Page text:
During this past summer, I took an online class called “How the Brain Learn Mathematics.” The class was based on David A. Sousa’s book and was offered through Learner’s Edge (a program with several classes, geared towards teachers, taught by teachers). I have recently been extremely interested in how our students’ brains are wired and this class has now elevated my interest to learn even more. As educators, it is important to recognize that students retain knowledge when they have moved information from their working memory to their long term memory.Â There are several techniques we can use in our teaching to help students with this transition, but the one that stands out most to me is that we need to allow our students to establish meaning of their learning, relate to it, and make real-life connections. As my interest in brain research continues to peak, I am really hoping to attend the Learning & the Brain conference. If my school approves this PD opportunity for me, I could possibly see and listen to one or more of the following presenters: David Sousa, Howard Gardner, and Marc Prensky. WOW!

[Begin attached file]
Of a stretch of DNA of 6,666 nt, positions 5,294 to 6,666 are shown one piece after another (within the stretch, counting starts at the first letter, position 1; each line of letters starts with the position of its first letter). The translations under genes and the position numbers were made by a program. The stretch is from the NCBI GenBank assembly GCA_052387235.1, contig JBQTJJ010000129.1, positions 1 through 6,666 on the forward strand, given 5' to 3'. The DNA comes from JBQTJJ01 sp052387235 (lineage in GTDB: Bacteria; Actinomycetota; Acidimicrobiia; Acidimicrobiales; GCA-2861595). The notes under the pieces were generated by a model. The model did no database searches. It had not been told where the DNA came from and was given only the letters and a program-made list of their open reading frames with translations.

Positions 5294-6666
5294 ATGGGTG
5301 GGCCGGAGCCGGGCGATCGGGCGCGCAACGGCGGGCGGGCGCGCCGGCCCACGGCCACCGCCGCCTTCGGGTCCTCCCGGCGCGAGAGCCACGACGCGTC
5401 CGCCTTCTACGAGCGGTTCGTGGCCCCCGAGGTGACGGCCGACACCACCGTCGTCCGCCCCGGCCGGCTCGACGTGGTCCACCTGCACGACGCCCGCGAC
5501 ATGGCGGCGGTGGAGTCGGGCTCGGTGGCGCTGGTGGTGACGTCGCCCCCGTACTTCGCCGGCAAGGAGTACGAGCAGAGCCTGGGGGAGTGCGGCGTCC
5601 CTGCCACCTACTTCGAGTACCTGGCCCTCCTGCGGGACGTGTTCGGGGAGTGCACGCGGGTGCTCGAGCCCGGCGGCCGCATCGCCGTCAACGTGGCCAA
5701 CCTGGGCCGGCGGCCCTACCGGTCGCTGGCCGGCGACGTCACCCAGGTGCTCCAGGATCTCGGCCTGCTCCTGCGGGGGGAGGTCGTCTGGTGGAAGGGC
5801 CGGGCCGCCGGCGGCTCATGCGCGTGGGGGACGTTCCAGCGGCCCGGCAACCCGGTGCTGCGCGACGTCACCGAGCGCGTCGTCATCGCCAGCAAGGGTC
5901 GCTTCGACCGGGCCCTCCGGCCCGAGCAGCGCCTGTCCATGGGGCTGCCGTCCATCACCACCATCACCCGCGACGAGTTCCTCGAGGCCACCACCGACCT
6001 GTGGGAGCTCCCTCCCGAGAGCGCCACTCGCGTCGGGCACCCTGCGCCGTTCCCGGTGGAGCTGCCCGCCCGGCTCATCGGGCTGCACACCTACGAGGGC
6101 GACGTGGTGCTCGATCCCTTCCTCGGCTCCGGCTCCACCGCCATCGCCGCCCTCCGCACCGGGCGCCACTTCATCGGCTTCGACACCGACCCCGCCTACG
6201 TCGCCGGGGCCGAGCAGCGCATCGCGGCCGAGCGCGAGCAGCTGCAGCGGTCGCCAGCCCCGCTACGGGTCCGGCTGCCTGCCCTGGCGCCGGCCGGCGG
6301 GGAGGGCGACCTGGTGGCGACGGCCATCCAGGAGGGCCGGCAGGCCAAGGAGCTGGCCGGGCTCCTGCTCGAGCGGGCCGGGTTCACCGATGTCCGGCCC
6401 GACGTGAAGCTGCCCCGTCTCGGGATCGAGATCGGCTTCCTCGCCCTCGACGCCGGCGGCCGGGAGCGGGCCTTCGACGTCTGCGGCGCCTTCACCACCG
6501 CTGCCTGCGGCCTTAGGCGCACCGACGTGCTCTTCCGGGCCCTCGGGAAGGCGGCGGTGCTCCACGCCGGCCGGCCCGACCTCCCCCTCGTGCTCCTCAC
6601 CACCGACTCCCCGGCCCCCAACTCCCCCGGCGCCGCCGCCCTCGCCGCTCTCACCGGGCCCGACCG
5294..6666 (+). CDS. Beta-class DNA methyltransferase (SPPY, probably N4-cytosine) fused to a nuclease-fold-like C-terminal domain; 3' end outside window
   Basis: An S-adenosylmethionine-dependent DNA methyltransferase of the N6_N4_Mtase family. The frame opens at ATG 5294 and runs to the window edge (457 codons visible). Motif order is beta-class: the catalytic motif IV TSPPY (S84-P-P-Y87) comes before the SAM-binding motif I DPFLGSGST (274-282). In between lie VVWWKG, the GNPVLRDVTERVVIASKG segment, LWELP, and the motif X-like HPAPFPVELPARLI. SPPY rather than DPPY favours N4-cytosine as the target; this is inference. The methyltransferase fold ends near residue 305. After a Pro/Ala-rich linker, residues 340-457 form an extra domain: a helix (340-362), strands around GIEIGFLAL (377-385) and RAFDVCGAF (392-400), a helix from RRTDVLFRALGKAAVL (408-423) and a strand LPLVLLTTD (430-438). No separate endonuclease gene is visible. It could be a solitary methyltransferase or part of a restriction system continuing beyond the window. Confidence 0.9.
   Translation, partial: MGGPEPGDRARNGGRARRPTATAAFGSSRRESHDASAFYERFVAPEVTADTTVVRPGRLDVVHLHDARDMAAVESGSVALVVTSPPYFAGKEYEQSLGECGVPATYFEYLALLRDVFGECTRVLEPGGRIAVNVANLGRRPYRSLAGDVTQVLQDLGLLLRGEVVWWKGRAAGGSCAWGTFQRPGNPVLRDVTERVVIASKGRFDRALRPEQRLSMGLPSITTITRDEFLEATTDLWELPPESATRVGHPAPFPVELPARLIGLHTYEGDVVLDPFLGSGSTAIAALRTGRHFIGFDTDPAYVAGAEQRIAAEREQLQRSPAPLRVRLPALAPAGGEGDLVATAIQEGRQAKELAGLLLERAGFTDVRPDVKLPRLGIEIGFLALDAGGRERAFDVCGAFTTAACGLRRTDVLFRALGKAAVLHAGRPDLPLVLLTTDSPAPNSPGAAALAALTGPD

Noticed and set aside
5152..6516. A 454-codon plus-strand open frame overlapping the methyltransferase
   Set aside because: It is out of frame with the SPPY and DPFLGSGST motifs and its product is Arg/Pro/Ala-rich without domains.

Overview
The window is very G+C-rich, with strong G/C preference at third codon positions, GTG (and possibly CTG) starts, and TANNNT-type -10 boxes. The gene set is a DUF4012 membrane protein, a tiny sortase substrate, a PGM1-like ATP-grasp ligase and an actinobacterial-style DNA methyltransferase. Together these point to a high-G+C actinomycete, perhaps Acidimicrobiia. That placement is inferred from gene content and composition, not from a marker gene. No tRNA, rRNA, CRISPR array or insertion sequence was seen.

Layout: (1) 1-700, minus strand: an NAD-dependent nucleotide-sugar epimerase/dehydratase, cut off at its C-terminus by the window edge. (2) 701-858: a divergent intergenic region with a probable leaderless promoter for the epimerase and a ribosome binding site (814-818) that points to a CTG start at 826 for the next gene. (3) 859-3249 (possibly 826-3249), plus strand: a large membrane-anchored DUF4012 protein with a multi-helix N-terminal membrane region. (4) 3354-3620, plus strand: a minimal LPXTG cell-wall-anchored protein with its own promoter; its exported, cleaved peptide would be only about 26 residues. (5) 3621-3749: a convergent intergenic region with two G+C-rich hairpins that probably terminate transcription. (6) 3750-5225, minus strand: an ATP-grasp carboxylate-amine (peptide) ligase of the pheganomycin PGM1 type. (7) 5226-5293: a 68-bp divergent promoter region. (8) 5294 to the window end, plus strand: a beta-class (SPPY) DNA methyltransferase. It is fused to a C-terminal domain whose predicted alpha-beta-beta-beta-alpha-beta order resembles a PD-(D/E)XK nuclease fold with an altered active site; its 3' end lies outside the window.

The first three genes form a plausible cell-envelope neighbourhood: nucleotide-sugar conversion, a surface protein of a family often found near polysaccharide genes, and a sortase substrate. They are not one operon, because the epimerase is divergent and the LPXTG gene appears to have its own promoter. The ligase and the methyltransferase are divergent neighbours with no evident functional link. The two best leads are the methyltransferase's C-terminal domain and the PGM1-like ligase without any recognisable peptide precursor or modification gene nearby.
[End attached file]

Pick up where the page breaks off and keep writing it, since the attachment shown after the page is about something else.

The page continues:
So, I’m now curious to know what the big brain researchers say about flipping classrooms. Would they agree or disagree? I’m sure there would be people who stand on both sides of the fence with the idea of flipping a classroom. Some students may absolutely excel with a flipped classroom, while others may struggle. With almost any new approach that comes through education, I believe we must find a nice balance … and in this case, a bit of flipping and a bit of face-to-face teaching. The pendulum is constantly swinging from one idea to another, rather than taking several ideas/approaches into account. I feel like we need to slow the pace of this pendulum down a bit, and provide our students with a variety of learning experiences (some including the ideas from a flipped classroom, of course!)